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19.10.09

Ionarts-at-Large: Thielemann & Bruckner IX in Munich

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Bruckner, Symphony No.9,
Munich Philharmonic
Siegmund von Hausegger, 04/1938
Electrola (now Preiser)
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Bruckner, Symphony No.9,
Munich Philharmonic
Oswald Kabasta, ?/1943
Music & Arts
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Bruckner, Symphony No.9,
Munich Philharmonic
Eugen Jochum, 07/1983
Memories - oop, (BR archives)
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Bruckner, Symphony No.9,
Munich Philharmonic
Sergiu Celibidache, 09/1995
EMI
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Bruckner, Symphony No.9,
Munich Philharmonic
Günter Wand, 04/1998
PROFIL Hänssler
The Munich Philharmonic starts into its 2009/2010 season with a new logo, a clean new website, a new color design (bold orange-yellow instead of blasé gold), newly designed programs (in a font specially created for them), and… no chief conductor.

Well, not quite. Christian Thielemann is still here, and he did show up to conduct Bruckner’s 9th Symphony in a series of four concerts from the 15th to the 19th of October. (He didn’t, and wasn't scheduled to, conduct the season’s first concert.) But just days before his first outing the whole Thielemann-contract-renewal brouhaha cumulated in the announcement that Thielemann had signed a (pre-) contract with the Dresden Staatskapelle, settling his dramatic departure from the Munich Philharmonic, accompanied by acrimonious overtones.

At the performance on the 15th, the audience let the orchestra know which side it took in this undignified affair: The orchestra was roundly booed when it came out on stage—so vigorously that the first violinist couldn’t even tune up with his colleagues. When Thielemann came out, he was greeted by ostentatious applause and bravos. To his credit—and encouraging speculations that he will fulfill his contract until 2011—he did not exploit the situation, quickly set about conducting, and demonstratively hugged his concert-master after the performance.

The topic Christian Thielemann is inexhaustible, and the question whether he was the orchestra’s best shot at fame and an international reputation outside the few Japanese Sergiu-Celibidache-memorial-valleys alone would be worth an article, or two. The job of the orchestra meanwhile is to make music at such an exalted level that the regurgitation of this issue becomes a secondary issue until at least next season—when it will then be supplanted by succession speculations and controversies.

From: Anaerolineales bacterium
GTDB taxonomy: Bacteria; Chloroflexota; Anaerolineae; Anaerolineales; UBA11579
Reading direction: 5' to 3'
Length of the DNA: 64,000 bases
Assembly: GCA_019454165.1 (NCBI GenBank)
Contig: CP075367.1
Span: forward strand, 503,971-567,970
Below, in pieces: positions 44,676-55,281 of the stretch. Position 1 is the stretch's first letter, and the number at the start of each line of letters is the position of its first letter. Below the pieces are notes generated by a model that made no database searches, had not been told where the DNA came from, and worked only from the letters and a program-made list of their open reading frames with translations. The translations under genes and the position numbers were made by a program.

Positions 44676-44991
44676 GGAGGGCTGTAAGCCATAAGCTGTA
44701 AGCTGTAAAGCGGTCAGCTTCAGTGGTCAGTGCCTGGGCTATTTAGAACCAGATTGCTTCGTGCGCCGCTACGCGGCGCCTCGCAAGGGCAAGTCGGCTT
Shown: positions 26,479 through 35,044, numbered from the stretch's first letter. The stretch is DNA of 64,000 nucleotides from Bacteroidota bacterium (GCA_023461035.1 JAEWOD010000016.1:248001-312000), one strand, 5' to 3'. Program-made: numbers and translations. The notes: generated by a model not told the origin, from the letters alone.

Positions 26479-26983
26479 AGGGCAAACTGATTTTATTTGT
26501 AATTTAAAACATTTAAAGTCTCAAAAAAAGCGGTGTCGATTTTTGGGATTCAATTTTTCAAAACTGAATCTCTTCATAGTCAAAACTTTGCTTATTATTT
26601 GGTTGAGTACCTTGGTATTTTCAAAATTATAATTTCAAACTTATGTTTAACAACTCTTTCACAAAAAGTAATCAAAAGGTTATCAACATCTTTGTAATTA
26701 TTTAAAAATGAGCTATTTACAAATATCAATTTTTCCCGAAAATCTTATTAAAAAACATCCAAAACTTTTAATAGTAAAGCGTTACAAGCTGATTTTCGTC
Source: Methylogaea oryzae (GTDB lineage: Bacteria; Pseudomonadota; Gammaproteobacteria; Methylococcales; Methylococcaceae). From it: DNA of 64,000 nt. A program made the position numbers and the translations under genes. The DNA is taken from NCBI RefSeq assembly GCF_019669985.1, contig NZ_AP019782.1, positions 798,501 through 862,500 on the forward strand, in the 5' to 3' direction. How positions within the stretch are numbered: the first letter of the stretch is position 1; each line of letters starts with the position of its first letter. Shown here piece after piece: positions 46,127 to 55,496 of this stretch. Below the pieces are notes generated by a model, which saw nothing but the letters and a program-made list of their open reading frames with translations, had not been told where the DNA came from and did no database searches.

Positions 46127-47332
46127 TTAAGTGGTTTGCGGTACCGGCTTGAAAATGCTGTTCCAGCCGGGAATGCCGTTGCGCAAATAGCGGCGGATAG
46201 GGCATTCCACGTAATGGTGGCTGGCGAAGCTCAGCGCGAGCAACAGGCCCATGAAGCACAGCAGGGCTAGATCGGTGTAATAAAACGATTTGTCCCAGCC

To call the Bruckner 9th on Sunday the 18th “exalted” would be going too far. Even without the flubs that the (unsettled?) brass produced on the 15th, that’s not quite the level at which this slightly restrained, initially cautious performance operated. But once under way—somewhere towards the end of the first movement, it became transfixing all the same. It was as if Thielemann had shifted his attention from harrowing individual moments to the longer line (not usually his specialty) which he then drove along in his usual flexible and—unusual—swiftly propelled way, right to and through the second movement. Having arrived at the Adagio, he became himself again, and the orchestra helped him to transform the slow movement into a glorious celebration of Bruckner’s man above, to whom the work is (allegedly) dedicated. One could just watch the movement rise in grandiose and superbly confident dignity before one’s eyes and ears. It brought to mind the extraordinary history this orchestra has with the work: it premiered the original version and its first ever recording was of that symphony, too.

Dignity aside, the Adagio was stretched to such lengths that it became less and less compelling, teetering on the edge of falling apart before the strings awoke again to find grit and determination for that last shatteringly dissonant triple forte climax. The lulling coda didn’t feel like a true calm after the storm. There are still thunderous times ahead for the orchestra and its conductor.